What Is the Firing Order of an Engine?
To appreciate the Dodge 3.6 firing order, you must know the basics of an engine’s firing order. Engine firing order is the sequence by which the spark plugs of the engine fire or ignite in proper order.
You know that the spark plugs provide the sparks to all the cylinders inside the engine. If the engine has six cylinders, the engineers that designed it will also program the sequence or the timing that the sparks will give to each cylinder.
You can’t design an engine where the fuel and air mixture inside its cylinders ignite simultaneously. The ignition (which the spark plugs initiate) must occur at different times.
Since the ignition has a different time of occurrence, the engineers need to program the firing sequence. In short, this sequence is the firing order of the engine.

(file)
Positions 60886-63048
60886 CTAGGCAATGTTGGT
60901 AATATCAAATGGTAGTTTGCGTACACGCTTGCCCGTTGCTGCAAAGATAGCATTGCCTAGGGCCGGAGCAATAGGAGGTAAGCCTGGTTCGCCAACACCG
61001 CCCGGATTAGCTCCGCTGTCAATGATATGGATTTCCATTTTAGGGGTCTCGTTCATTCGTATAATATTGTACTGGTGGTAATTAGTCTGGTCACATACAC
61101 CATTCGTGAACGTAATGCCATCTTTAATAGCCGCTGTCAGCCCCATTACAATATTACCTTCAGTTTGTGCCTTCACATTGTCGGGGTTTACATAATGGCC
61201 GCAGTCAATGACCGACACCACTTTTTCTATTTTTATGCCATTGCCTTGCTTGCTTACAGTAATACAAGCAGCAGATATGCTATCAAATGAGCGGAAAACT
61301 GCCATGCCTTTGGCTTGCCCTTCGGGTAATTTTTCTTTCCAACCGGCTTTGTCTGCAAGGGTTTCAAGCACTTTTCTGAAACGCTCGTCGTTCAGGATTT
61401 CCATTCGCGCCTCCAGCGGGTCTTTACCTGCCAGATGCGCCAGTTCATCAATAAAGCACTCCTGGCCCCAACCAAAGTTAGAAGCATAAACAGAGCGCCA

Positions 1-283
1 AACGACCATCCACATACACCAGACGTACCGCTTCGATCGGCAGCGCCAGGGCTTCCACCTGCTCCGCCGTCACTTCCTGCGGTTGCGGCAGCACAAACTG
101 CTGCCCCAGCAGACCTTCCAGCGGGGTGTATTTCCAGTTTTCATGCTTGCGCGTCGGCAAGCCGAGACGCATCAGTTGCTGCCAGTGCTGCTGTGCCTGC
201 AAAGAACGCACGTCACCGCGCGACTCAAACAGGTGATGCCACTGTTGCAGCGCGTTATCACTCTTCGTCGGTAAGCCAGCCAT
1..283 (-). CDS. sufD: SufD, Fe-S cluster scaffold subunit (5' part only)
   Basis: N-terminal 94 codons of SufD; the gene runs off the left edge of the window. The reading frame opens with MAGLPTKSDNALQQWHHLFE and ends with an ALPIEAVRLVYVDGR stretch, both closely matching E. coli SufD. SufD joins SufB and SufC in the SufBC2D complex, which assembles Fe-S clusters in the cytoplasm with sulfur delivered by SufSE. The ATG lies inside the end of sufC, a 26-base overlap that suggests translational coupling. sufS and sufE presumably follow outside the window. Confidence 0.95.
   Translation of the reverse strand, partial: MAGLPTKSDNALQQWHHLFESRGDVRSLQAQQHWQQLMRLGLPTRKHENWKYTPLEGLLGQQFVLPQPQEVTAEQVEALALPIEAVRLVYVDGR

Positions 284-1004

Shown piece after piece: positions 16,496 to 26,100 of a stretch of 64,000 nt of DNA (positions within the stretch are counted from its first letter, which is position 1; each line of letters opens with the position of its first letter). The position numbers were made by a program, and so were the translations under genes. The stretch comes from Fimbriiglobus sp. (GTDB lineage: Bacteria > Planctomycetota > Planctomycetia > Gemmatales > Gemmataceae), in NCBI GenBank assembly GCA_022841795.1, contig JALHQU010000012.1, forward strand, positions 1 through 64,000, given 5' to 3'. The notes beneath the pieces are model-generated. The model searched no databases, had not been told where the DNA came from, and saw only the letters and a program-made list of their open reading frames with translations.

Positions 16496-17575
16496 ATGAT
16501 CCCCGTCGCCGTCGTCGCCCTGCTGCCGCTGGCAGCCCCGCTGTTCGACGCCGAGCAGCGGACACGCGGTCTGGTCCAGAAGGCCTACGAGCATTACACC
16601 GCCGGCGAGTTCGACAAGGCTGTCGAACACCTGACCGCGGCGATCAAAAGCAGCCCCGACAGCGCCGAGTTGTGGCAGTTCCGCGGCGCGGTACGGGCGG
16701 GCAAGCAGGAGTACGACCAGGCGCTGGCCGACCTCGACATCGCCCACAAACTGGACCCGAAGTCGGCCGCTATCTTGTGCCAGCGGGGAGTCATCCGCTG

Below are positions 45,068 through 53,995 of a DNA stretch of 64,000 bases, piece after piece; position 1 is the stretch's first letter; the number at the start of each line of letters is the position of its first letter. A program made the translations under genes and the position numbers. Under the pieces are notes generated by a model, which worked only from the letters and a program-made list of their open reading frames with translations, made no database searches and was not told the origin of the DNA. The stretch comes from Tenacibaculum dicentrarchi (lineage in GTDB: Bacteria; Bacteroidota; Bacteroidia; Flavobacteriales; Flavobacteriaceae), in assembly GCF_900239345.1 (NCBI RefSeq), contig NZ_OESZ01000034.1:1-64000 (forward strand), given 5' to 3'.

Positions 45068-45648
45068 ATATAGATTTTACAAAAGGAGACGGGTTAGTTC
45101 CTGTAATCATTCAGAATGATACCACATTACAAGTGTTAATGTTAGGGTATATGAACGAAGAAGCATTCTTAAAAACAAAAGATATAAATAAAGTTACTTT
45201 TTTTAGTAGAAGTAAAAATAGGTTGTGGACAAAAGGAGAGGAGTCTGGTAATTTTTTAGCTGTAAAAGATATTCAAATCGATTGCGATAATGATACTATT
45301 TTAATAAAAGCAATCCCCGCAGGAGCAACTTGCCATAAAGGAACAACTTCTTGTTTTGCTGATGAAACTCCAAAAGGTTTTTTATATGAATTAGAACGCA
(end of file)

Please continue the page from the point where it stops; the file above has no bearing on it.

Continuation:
How Is Engine Firing Order Determined?
Engines with a Distributor
For engines with a distributor, the firing order is determined by routing the wires of the spark plug from the distributor cap to the spark plugs for every cylinder. In an engine, certain things happen during the combustion cycle.
Engines with No Distributors
With engines with no distributors, the firing order is coordinated by the engine computer or the ignition module. The crankshaft position sensor sends a signal to the computer to determine which piston inside the cylinder is going up to its top dead center during its compression stroke.
In some engines, the camshaft position sensor sends the signal. When the computer receives this signal, it will fire that particular spark plug, the next spark plug, and so forth, according to the engine’s firing order.
ICE’s Combustion Cycle